In our conversations with organizations that are assessing B2B loyalty and incentive programs, a number of negative perceptions inevitably surface.
Here are the top 5 myths about loyalty programs and our evidence as to why they simply aren’t true.
Over the past 20 years, the structure of B2B loyalty programs has grown from simple sales incentives that reward for achieving sales targets to rewarding for profile performance. Profile performance is the concept of creating the ideal participant profile and rewarding for all behaviours that a participant demonstrates in adopting this profile.
There are many variables to consider when creating the ideal channel loyalty program participant profile and these are broadly classified into the following 5 types of loyalty program participant profiles:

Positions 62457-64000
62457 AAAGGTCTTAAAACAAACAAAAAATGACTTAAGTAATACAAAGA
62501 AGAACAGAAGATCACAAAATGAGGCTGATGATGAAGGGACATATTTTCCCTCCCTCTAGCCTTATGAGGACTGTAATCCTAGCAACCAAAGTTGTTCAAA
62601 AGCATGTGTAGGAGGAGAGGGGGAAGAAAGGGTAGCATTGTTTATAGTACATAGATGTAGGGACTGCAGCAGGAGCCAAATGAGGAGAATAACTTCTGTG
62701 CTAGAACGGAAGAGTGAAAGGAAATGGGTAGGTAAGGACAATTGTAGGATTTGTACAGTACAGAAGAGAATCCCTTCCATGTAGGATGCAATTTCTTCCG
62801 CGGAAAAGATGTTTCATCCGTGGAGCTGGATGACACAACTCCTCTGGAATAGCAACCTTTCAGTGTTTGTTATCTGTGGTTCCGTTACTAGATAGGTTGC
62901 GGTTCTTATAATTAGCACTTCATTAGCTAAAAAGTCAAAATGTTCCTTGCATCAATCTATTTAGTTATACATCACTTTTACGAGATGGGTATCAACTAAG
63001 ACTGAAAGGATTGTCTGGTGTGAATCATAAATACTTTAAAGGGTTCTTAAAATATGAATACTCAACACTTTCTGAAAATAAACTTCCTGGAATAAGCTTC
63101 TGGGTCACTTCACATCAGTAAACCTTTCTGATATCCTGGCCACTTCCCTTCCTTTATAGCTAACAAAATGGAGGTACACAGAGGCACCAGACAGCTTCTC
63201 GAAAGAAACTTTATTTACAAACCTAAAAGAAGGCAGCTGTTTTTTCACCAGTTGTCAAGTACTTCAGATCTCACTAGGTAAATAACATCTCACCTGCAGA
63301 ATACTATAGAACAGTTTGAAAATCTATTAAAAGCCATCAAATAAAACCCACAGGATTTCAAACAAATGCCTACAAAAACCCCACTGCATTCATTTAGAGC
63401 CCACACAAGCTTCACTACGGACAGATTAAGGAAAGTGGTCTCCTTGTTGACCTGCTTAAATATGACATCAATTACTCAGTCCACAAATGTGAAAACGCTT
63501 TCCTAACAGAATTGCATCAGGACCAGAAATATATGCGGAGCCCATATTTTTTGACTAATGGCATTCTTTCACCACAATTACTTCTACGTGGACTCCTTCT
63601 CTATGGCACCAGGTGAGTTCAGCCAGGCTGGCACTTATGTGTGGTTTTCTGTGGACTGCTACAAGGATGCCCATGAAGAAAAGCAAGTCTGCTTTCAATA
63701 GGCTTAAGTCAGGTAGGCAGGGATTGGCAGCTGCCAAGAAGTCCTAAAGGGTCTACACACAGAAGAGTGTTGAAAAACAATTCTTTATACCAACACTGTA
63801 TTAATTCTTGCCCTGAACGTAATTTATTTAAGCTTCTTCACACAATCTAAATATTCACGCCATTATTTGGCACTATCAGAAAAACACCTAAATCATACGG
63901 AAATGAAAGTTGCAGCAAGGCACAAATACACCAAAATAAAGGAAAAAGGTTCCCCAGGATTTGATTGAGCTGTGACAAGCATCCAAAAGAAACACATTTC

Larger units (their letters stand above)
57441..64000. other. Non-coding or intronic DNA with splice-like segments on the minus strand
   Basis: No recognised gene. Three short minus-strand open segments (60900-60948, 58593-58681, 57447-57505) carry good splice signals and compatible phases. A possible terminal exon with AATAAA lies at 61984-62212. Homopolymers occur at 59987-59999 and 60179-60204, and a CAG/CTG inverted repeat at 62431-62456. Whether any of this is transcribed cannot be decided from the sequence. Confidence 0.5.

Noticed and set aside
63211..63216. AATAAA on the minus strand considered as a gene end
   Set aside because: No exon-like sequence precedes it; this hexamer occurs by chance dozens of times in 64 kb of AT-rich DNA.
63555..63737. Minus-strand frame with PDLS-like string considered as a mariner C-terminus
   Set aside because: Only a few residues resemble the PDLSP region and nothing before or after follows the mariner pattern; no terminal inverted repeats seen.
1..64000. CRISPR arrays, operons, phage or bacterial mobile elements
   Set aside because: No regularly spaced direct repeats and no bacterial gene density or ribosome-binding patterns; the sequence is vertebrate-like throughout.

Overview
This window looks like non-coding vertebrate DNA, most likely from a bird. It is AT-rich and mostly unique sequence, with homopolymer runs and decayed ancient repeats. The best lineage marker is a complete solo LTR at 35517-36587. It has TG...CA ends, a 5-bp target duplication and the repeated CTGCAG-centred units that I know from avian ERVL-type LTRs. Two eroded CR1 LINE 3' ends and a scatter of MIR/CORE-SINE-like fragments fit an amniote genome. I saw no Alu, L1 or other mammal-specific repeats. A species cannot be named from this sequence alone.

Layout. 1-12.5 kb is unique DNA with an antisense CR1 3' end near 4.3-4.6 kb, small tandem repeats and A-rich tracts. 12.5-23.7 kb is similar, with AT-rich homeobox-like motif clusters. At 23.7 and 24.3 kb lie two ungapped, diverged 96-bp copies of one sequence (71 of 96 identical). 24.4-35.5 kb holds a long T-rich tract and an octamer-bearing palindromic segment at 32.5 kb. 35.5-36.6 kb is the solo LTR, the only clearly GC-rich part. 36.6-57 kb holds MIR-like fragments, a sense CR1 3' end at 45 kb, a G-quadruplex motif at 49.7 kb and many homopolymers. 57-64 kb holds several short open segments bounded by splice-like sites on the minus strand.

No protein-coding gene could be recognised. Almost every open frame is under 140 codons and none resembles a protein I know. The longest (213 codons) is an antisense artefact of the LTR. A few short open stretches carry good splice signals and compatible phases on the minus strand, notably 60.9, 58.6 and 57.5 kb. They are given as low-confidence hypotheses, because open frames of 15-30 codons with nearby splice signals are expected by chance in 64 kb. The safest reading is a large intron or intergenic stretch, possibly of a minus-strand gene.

Our research has shown greater loyalty (measured by sales and other valued added behaviours) amongst program participants who are active in enablement tasks, compared to those who are not. In looking at correlations between those participants who have undertaken enablement tasks, versus those who have not, we have observed three traits....
A term that we commonly use in channel loyalty and incentive programs is the effort advantage ratio. This is the study of consumer loyalty programs and the effort a participant must undertake to achieve a loyalty program reward and how this effort impacted on attractiveness of the loyalty program for their continued participation.
These are 7 things to consider when weighing up the Effort Advantage Ratio.
Technology is now defining the route which companies need to take in order to stay relevant and is changing at a rate so fast that organisations and to some extent, society is struggling to keep up.